Responsiveness of controls is another feature to consider, according to Derrick Lowe, sales manager with Crown Construction Equipment. "When selecting a buggy, make sure it has responsive drive and dump controls that are simple for the operator to use," he says, noting that it's also vital that a buggy have "a balanced frame, industrial-grade hydraulic components and appropriate bucket dump height (at least six in. of clearance to avoid hitting forms when backing up)."
Metal vs. plastic
Plastic hoppers are more common than steel because the ability to form and mold plastic to difficult shapes allows an economical solution to creating hopper geometry that will benefit the operator. "Extended pour lips, angular dumping slope, curved and formed splash protection are molded features that facilitate material transport and placement," says Wenzel at Stone. "Additional aesthetic considerations can be achieved in plastic such as dent/rust prevention as well as curb appeal."
There is a place for metal hoppers, however, particularly in the demolition/cleanup application. "Poly tubs are easier to keep clean, but some applications like demolition debris cleanup, could damage poly," says Lowe at Crown.
Other hopper designs that allow for an easy transformation from a hopper to a flatbed increases utilization of the machine, Wenzel notes. "This feature allows the operator to quickly transition from the traditional material transport to a flatbed so that flat or stacked items can be transported," he says. "This feature requires no tools to complete the transformation."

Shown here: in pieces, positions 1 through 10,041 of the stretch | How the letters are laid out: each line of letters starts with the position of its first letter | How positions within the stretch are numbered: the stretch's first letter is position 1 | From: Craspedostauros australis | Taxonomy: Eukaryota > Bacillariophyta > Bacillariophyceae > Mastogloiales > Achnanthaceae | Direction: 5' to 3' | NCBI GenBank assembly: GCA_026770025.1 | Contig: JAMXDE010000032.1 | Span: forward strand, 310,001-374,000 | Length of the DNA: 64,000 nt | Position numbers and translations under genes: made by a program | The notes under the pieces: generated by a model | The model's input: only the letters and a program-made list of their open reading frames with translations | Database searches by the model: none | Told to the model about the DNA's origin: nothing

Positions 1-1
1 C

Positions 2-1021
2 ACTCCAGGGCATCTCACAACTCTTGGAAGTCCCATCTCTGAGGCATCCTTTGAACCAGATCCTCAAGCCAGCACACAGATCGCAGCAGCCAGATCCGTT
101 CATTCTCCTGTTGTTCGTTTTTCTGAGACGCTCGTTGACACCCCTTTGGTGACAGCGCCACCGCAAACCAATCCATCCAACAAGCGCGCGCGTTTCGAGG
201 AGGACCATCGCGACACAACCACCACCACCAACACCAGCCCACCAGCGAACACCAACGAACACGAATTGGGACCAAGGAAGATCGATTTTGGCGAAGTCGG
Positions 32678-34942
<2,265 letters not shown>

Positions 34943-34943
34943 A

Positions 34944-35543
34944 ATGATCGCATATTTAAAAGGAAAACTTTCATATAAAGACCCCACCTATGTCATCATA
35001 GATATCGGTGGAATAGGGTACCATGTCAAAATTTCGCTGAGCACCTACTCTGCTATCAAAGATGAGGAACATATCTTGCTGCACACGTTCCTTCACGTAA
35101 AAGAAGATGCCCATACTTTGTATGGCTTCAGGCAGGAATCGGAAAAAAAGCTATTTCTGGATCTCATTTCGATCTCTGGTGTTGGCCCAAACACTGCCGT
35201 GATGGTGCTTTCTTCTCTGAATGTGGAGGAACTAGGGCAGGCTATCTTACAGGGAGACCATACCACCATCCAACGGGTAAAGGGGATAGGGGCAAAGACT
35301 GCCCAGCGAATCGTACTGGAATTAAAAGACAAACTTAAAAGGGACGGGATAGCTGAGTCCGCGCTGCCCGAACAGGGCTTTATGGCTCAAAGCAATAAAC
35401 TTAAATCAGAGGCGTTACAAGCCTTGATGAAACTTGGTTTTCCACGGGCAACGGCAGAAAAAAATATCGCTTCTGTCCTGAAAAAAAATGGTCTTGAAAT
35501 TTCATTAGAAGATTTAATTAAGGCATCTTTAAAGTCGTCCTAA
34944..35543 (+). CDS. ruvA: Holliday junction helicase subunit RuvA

Tires vs. tracks
Conventional rubber-tired buggies work best on dry, compacted surfaces free of ruts or potholes and large rocks or other debris, says Russell at Miller Spreader. Track buggies are designed to work in muddy, wet/slippery or rutted surfaces. The tracks increase the surface area in contact with the ground by approximately 400 percent, he says. This increase in surface area is analogous to walking through deep snow on snowshoes vs. boots. The increased surface area also allows a tracked buggy to climb steeper inclines than a rubber-tired buggy.
Russell notes that the steel tracks will mar concrete when the track buggy is operated on a concrete surface. A track buggy is also approximately 70 percent more expensive than a rubber-tired buggy.
You want a power buggy in your fleet that is well built to take all the abuse that a concrete contractor can dish out. It also needs to be easy to service and to operate. Russell at Miller Spreader says there are three areas to focus on when looking for a quality machine: construction, convenience and safety.
With regard to construction, some areas to examine include:
Main frame — Frames constructed of solid steel vs. tubular steel are stronger. They also provide a lower center of gravity which improves stability. Additionally, Russell notes, solid-steel frames provide more weight over the front drive wheels for better traction.
Hydraulic components — Make sure the hydraulic motors, pumps, valves and hoses are protected but accessible for servicing.
Console — Consoles made of steel are the strongest and most durable. The thicker the steel, the more durable and longer lasting the console will be. Some manufacturers use a plastic tank to connect the side panels of the console. The plastic gas tank cannot provide the strength or rigidity of steel. Buggies of this design are particularly susceptible to developing stress cracks in the console side panels.
Steering handle — A solid-steel steering handle bolted to the steering column with two bolts at 90 degrees is stronger than a steering handle made of tube and held to the column with a roll pin.
Simplicity of design — The fewer parts required to perform the function reduces the number of parts that could break or require servicing and adjustment. Look for a buggy with a simple design and you will end up with a buggy that will provide years of service with minimal maintenance cost.
Where convenience is concerned, the following are things to consider:
- Ease of access to the hydraulic components for servicing
- Number and location of tie-downs
- Operator's ease of use of the controls